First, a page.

If you had told a 19th-century American that the federal government had been forced into a partial shutdown, he or she would have probably stared at you blankly for a moment, then shrugged and said "So what?"
Today, of course, the reaction is a bit different. Washington, D.C., and its dealings, or lack thereof, are the favorite topic of conversation among the chattering class. Those of us who are constantly exposed to their diatribes through the spoken, printed and digitized word can’t help but believe that if Washington is not working, America itself is on the verge of collapse. Though all around us we see evidence that life, indeed, does go on without the blessing of the federal government, we can’t help but be uneasy. Disaster is right around the corner, right?
Though modern Americans have been trained to look to Washington first whenever there is a problem, in truth there are many ways to meet challenges, most of which do not involve government at all.
In civil society we have families, neighbors, friends, church communities, civic organizations and charitable groups among which to help and be helped. With such a cornucopia of options, it’s a shame that government even comes to mind when solutions are sought.
Some would argue government is the most efficient way to centralize and solve problems. I would vehemently disagree with that (the health insurance exchange debacle comes to mind) but even if we cede that point, is efficiency always the most desirable outcome?
Perhaps when the focus is primarily material, but if the long-term well-being of individuals and society are considered it seems the personal and societal growth that comes through organic, creative community-based actions benefits everyone now and later.
Too many of today’s centralized, top-down solutions involve taking money from one group and giving it to another, with a big chunk skimmed off the top for bureaucrats and politicians. There is no personal interaction, no sense of gratitude, appreciation or obligation and everyone is left dissatisfied. What’s worse, the problems are never truly solved -- more money is always needed. Eventually the money runs out and we have places like Detroit, a city that is currently bankrupt.
Detroit’s bankruptcy has resulted in few city services. Despite this lack, people continue to live and work in Detroit. Since they know they can’t rely on government to solve problems, many residents are taking matters into their own hands. People such as Tom Nardone, who hated to see the parks and playgrounds in his neighborhood fall into disrepair when the city stopped maintaining them. He was pleasantly surprised when dozens of volunteers answered his invitation to take this task on.
Now "The Mower Gang" regularly "kicks grass" around Detroit’s abandoned parks with semi-monthly mowing parties and other improvement projects. Sure, it helps the kids but it is arguably the adults who really benefit as they build friendships and leave a legacy of community service. The Mower Gang is a timely example of achieving cooperation without coercion.
This used to be the American way. Alexis de Tocqueville remarked upon it in "Democracy in America," his 1831 treatise on life in our then-young republic. Americans of all ages, conditions and dispositions formed numerous and diverse association, Tocqueville observed, accomplishing everything from building inns and churches to circulating books, founding hospitals and hosting entertainments.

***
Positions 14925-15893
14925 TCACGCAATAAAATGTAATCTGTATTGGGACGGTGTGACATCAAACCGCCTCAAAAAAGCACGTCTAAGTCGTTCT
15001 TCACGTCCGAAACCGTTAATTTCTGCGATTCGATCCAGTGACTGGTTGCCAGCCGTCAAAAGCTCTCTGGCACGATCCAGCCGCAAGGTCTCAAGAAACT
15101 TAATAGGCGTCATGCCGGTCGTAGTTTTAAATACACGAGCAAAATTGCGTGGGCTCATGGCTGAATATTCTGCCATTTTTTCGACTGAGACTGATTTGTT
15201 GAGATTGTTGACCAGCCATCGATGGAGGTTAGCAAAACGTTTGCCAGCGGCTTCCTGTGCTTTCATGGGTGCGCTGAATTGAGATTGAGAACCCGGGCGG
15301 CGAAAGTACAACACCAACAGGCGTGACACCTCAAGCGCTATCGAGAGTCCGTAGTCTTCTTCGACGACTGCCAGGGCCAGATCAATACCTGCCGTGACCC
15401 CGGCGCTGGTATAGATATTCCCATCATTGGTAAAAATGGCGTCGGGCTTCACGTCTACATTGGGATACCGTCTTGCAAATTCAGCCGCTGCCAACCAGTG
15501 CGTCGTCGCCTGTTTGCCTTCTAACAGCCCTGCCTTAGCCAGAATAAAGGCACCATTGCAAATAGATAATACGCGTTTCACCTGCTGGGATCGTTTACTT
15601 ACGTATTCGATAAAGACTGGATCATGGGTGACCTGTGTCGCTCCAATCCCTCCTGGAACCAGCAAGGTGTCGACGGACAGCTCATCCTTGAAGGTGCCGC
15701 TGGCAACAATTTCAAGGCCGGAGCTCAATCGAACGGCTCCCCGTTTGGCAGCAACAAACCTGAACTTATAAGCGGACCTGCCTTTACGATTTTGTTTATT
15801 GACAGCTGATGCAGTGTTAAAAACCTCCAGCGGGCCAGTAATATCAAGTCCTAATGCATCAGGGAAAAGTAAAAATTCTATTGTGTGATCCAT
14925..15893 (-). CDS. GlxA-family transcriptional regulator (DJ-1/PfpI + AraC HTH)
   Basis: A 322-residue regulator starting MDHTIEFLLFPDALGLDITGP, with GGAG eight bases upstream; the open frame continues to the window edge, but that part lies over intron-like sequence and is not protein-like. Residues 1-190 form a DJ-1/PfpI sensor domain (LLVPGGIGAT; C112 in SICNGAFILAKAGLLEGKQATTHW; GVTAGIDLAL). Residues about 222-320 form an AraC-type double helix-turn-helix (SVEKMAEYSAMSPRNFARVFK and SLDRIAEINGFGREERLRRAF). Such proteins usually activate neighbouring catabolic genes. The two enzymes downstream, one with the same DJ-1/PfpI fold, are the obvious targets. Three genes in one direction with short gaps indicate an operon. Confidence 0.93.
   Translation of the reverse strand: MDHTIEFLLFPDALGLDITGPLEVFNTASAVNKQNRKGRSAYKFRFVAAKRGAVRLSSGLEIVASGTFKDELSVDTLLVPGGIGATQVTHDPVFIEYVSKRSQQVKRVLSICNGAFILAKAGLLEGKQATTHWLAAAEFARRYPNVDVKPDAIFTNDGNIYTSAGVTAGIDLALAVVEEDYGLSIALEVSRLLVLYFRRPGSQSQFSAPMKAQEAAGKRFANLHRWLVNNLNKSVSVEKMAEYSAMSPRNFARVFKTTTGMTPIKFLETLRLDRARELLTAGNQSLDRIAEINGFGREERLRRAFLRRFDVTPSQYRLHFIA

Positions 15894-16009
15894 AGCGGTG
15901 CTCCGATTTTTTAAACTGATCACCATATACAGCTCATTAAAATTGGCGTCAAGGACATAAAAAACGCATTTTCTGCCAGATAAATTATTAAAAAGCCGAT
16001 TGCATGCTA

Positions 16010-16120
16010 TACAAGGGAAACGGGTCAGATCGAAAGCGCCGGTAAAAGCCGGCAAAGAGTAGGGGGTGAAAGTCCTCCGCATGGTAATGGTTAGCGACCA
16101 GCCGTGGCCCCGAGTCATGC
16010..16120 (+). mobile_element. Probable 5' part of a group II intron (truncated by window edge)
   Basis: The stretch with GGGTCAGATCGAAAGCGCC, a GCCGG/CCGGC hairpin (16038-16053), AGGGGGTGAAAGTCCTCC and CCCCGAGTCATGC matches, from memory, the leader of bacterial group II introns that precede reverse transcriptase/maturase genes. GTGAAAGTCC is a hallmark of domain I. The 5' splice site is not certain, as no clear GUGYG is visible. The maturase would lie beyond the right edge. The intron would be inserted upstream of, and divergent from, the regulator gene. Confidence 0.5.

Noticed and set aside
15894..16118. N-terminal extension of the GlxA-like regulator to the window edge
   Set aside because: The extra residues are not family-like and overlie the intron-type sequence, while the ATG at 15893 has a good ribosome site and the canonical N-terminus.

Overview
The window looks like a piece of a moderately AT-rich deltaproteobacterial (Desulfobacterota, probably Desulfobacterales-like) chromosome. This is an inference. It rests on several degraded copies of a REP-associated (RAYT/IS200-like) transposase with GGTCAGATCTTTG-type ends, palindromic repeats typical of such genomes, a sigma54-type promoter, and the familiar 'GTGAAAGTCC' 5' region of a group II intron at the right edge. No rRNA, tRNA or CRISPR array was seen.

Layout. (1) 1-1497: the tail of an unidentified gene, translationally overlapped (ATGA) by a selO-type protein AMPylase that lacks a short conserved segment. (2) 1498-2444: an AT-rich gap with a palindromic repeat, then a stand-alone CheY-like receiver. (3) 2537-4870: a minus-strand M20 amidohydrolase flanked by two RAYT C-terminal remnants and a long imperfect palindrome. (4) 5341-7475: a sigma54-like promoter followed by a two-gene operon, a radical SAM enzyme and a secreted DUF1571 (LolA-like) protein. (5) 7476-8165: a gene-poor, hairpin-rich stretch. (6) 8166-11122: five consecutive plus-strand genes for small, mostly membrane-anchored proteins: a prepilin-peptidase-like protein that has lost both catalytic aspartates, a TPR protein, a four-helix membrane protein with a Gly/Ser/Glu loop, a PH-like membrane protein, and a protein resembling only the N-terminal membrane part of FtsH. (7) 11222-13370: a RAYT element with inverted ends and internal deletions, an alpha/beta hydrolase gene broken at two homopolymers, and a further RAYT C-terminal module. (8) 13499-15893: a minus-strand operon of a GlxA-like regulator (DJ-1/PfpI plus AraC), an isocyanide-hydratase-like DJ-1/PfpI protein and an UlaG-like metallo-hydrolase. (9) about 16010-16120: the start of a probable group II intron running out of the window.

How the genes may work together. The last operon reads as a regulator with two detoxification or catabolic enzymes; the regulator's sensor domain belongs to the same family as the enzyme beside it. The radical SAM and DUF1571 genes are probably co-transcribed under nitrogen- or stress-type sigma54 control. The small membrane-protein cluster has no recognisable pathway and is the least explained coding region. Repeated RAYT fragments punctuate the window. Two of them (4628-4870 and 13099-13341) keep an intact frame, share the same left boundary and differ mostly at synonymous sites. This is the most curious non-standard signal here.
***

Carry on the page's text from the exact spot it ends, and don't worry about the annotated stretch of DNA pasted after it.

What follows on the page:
"I met with several kinds of associations in America of which I confess I had no previous notion," Tocqueville wrote. "And I have often admired the extreme skill with which the inhabitants of the United States succeed in proposing a common object for the exertions of a great many men and in inducing them to voluntarily pursue it."
We have been robbed of our cultural heritage by a large, centralized government which insists on trying to do everything and then holds us hostage when the political process fails. The wheels of this most recent failure were set in motion several years ago when an unpopular law with the Orwellian name of the Affordable Care Act was muscled through without bipartisan support. Legislation that initiates sweeping social change requires unity and Obamacare has never achieved that. It doesn’t help that many are being exempted from the law such as certain corporations, some unions and even government workers. The divide between the ruling elite and the rest of us continues to widen and such events as the current government shutdown are merely symptoms of how far we have strayed from our foundational moorings.
This is one crisis, though, which truly shouldn’t go to waste. The Chinese symbol for crisis is composed of two characters, one representing opportunity and the other meaning danger. The opportunity before Americans is to take back our place as proponents of a robust civil society in which families, churches, neighborhoods and community organizations once again provide the bulk of assistance and service. The danger is that the more we take care of ourselves and each other the more we’ll discover we don’t need Washington nearly as much as they want us to believe.
Banner columnist Audrey Pietrucha is a member of the executive board of Vermonters for Liberty. She can be reached at email@example.com.